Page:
Doomsday Clock Set at 5 Minutes to Midnight; Ticks Closer to Doom

January 17, 2014 by  
Filed under Solar Energy Tips

According to the “Doomsday Clock,” civilization is inching closer and closer to its ultimate doom. 

CBS News reports that the iconic Doomsday Clock is positioned at five minutes to midnight, which the Science and Security Board of the Bulletin of Atomic Scientists announced Tuesday. 

But the clock is not an actual “doomsday” device; it is a visual metaphor of the danger of a ”civilization-threatening technological catastrophe.”

Each year, the board analyzes the international threats, especially nuclear arsenals and climate change, and decides where the minute hand on the Doomsday Clock should be. The closer it is to midnight, the closer the world is to doom. 

“As always, new technologies hold the promise of doing great good, supplying new sources of clean energy, curing disease, and otherwise enhancing our lives. From experience, however, we also know that new technologies can be used to diminish humanity and destroy societies,” the board wrote. “We can manage our technology, or become victims of it. The choice is ours, and the Clock is ticking.” 

The Bulletin of Atomic Scientists, who created the clock, is a publication started by some of the researches who worked on the atomic bomb. Martyl Langsdorf, one of the wive’s of the researchers, illustrated the Doomsday Clock on the cover of the first Bulletin in 1947, with the clock set at 11:53 p.m.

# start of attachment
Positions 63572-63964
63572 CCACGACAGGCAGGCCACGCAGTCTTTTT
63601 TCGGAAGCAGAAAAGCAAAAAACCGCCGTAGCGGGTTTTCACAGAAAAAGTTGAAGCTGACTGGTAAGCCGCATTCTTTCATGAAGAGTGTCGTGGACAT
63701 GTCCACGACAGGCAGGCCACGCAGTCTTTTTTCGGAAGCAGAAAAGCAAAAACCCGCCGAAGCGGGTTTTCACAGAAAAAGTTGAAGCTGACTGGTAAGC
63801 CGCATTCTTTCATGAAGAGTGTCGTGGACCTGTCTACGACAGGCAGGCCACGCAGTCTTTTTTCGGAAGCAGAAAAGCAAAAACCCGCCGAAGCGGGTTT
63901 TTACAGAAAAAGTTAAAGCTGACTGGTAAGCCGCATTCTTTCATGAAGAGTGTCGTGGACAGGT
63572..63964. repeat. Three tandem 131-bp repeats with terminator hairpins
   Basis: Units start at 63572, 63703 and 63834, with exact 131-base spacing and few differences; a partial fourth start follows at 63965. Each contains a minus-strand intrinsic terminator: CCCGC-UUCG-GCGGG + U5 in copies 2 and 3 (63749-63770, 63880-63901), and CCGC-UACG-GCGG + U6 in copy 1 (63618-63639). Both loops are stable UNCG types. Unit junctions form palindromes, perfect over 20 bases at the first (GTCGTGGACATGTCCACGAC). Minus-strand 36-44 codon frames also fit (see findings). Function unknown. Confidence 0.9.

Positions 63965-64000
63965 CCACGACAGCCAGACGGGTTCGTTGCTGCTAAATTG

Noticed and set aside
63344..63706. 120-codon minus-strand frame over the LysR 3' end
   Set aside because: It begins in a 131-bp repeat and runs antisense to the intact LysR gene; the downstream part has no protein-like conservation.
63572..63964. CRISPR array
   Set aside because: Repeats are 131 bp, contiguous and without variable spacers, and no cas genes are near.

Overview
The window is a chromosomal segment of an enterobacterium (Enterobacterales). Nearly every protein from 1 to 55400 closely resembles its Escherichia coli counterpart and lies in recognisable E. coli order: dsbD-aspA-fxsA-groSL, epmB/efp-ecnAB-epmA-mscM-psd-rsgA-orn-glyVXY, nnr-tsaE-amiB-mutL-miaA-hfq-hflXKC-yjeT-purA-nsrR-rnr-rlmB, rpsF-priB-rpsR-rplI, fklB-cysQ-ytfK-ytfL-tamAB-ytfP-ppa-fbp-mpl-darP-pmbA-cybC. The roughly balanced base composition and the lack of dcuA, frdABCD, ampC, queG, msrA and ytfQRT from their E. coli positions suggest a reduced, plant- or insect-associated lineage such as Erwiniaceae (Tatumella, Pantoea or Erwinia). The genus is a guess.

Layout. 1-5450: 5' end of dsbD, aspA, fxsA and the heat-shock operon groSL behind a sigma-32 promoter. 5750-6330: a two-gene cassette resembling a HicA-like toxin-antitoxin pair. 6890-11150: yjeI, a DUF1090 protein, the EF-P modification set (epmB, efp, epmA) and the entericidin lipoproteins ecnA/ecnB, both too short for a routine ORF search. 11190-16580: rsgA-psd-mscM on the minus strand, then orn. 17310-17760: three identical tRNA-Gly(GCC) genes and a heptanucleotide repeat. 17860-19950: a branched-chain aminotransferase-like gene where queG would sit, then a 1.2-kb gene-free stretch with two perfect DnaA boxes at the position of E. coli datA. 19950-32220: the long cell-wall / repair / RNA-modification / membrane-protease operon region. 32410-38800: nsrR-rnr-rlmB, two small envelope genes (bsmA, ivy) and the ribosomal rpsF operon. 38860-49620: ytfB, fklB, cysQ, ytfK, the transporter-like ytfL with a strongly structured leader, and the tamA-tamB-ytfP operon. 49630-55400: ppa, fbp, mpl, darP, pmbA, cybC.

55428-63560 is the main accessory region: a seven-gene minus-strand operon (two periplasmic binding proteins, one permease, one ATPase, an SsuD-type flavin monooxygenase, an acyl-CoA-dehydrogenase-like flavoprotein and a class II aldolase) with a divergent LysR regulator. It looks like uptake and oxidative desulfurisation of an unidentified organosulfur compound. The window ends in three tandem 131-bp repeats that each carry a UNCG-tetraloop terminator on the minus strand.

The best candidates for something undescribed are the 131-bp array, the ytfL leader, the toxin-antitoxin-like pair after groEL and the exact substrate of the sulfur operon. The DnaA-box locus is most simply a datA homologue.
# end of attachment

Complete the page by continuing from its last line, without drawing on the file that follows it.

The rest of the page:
Although Langsdorf died in March 2013, the clock keeps ticking. In January 2012, the Bulletin’s board set the minute hand of the clock at 11:55 p.m., which was one minute closer to midnight than the previous year. The decision was made based on the state of nuclear arsenals around the world, as well as accidents such as the nuclear meltdown at Fukushima in 2011 after the Japanese earthquake and tsunami. 

Biosecurity was also considered, as the airborne strain of H5N1 flu spread in 2012. 

This January, the board did not ease the doomsday warnings, mostly because of stalled negotiations between U.S. and Russia, two countries with massive nuclear arsenals. 

Efforts to stop climate change are also struggling, as the U.S., E.U. and Australia are not showing much commitment to renewable energy, and Japan has backed off on their promise to reduce greenhouse gas emissions. 

The Bulletin board has provided some tips on what can be done to slow down the march toward doomsday. They suggest that the U.S. and Russia should reopen dialogue about nuclear weapons, climate change should be addressed and new rules should be instated to manage information technology. 

The closest the clock came to midnight was in 1953, when the minute hand ticked to 11:58 p.m. after the first test of the hydrogen bomb. 

It was at its best in 1991, when it was set back 17 minutes to midnight after the end of the Cold War. 

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